TASK OF THE POET:The poet has to search for beauty and to render it as effectively as possible in words. “With a great poet the sense of beauty overcomes every other consideration, or rather obliterates all considerations”.The poet has no identity, no self. He is passive and submissive to things and people as they are, without trying to change or explain them. He must have the “NEGATIVE CAPABILITY”, that is the acceptation that we can’t solve everything. It is a great quality in Art. Art must not solve the problems but only explore them. Great men, above all the poets, possess this quality. He explained it in one of his letters: “I mean negative capability, that is when man is capable of being in uncertainties, mysteries, doubts, without any irritable reading after facts and reason”.
THEMES: The main themes of Keats’s works were: Beauty, permanence and transience, art and life, imagination and reality, Love and nature.
NATURE: It was another source of inspiration. He didn’t see nature in a pantheistic or neo platonic way. He simple saw it as another form of beauty.
BEAUTY: Keats has been described as the “prophet of Beauty”. He considered Beauty as the main source of life and of inspiration and the only consolation he found in life. It was to him a source of joy, too:”A thing of Beauty is a joy for ever (Endymion)”. He believed that the purest Beauty was to be found in Ancient Greece. Beauty was the only way to reach knowledge. In one of his letters he wrote:” I am certain of nothing but the holiness of the heart’s affections and the truth of imagination. What the imagination seizes as beauty must be truth”. Beauty and truth are closely united: “Beauty is truth, truth Beauty”. He considered imagination as a means to reach perfection in beauty because we can imagine things as we want them to be . Beauty felt trough the imagination has not the limits imposed by reality: “Unheard melodies are more beautiful than heard melodies”; so imagined beauty is more beautiful than the visible one because the real can’t reach or overcome the ideal.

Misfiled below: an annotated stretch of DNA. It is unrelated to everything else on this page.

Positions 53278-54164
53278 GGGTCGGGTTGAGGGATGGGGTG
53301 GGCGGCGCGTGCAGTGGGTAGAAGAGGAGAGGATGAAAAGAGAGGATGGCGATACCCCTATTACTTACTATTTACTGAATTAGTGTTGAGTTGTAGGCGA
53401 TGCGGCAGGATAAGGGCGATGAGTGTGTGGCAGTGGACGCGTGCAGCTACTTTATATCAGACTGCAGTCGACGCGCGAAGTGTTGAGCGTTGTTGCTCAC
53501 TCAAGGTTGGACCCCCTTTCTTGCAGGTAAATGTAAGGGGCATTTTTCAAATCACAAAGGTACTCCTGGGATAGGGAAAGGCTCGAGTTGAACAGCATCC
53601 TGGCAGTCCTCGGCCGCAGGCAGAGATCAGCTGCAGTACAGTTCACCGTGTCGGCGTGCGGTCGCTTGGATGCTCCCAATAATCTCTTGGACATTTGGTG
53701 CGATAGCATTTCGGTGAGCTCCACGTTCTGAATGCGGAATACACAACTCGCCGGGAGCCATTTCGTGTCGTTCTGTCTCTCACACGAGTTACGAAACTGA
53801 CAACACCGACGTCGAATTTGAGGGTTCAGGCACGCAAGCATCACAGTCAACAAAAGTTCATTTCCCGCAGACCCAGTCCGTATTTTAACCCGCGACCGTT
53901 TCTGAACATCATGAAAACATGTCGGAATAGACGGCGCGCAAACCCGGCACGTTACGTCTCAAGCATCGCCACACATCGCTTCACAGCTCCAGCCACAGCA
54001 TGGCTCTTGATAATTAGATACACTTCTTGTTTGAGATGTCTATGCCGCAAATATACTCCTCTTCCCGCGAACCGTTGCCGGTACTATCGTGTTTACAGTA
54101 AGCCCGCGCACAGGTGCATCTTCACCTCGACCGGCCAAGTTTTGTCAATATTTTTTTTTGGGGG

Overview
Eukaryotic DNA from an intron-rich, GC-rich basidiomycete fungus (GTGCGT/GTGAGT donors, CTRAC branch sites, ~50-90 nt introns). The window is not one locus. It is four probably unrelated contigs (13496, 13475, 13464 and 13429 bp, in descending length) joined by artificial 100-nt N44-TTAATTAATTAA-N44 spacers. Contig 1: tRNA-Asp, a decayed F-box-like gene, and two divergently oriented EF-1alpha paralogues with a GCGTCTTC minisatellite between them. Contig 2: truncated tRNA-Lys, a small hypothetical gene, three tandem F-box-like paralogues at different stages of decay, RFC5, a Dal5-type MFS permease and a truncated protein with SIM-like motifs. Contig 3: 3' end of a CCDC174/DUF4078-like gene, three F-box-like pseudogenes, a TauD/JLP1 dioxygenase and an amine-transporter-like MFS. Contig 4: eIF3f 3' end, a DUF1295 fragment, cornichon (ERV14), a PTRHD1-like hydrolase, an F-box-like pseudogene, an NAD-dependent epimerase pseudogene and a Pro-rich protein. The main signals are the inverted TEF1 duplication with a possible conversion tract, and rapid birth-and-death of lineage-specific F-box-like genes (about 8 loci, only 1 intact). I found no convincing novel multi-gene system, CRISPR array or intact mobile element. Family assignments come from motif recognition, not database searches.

Beauty can be either physical or spiritual. They are not in opposition but interconnected since physical beauty is also the expressions of spiritual beauty. The only difference is that spiritual beauty is eternal while the physical one is temporal and decaying. What makes spiritual beauty eternal is the power of Art which can reach perfection through the imagination.
KEATS/AESTHETES: Keats was considered as a forerunner of the Aesthetic Movement. The Aesthetes saw in Keats’s exaltation of beauty above all human qualities, the exaltation of their “Art for Art’s sake”. Unlike the Aesthetes, who saw beauty as an aesthetic concept, Keats also saw it as an ethical one: it was not only the joy of Art but also a source of good and consolation. While the Aesthetes and Wilde believed that Art shouldn’t have a moral purpose and that the artist should not teach anything, Keats believed that Art had a moral purpose and that the role of the artist was to communicate not only the joy of art but also and above all the joy of life itself.
KEATS/WORDSWORTH: They had different views on poetry and on the role of the poet. Wordsworth thought that poetry should teach man to find true reality; Keats believed that poetry had no other function than conveying the sense of Beauty. The poet was not a teacher but the creator of beautiful things. According to Keats, all the senses, not only the hearing and the sight, were involved in the process of perceiving the beauty of things. While Wordsworth needed the work of memory to transform the beauty of nature into poetry, Keats thought that his own imagination was enough because Beauty imagined was far superior to Beauty perceived, the senses being more limited than creative imagination. As far as nature, unlike Wordsworth, Keats did not see any mighty Spirit in nature but only another form of Beauty.
ODE ON A GRECIAN URN
THOU still unravish’d bride of quietness,
Thou foster-child of Silence and slow Time,
Sylvan historian, who canst thus express
A flowery tale more sweetly than our rhyme:
What leaf-fringed legend haunts about thy shape 5
Of deities or mortals, or of both,
In Tempe or the dales of Arcady?
What men or gods are these? What maidens loth?
What mad pursuit? What struggle to escape?
What pipes and timbrels? What wild ecstasy? 10
Heard melodies are sweet, but those unheard
Are sweeter; therefore, ye soft pipes, play on;
Not to the sensual ear, but, more endear’d,
Pipe to the spirit ditties of no tone:
Fair youth, beneath the trees, thou canst not leave 15
Thy song, nor ever can those trees be bare;
Bold Lover, never, never canst thou kiss,
Though winning near the goal—yet, do not grieve;
She cannot fade, though thou hast not thy bliss,
For ever wilt thou love, and she be fair! 20
Ah, happy, happy boughs! that cannot shed
Your leaves, nor ever bid the Spring adieu;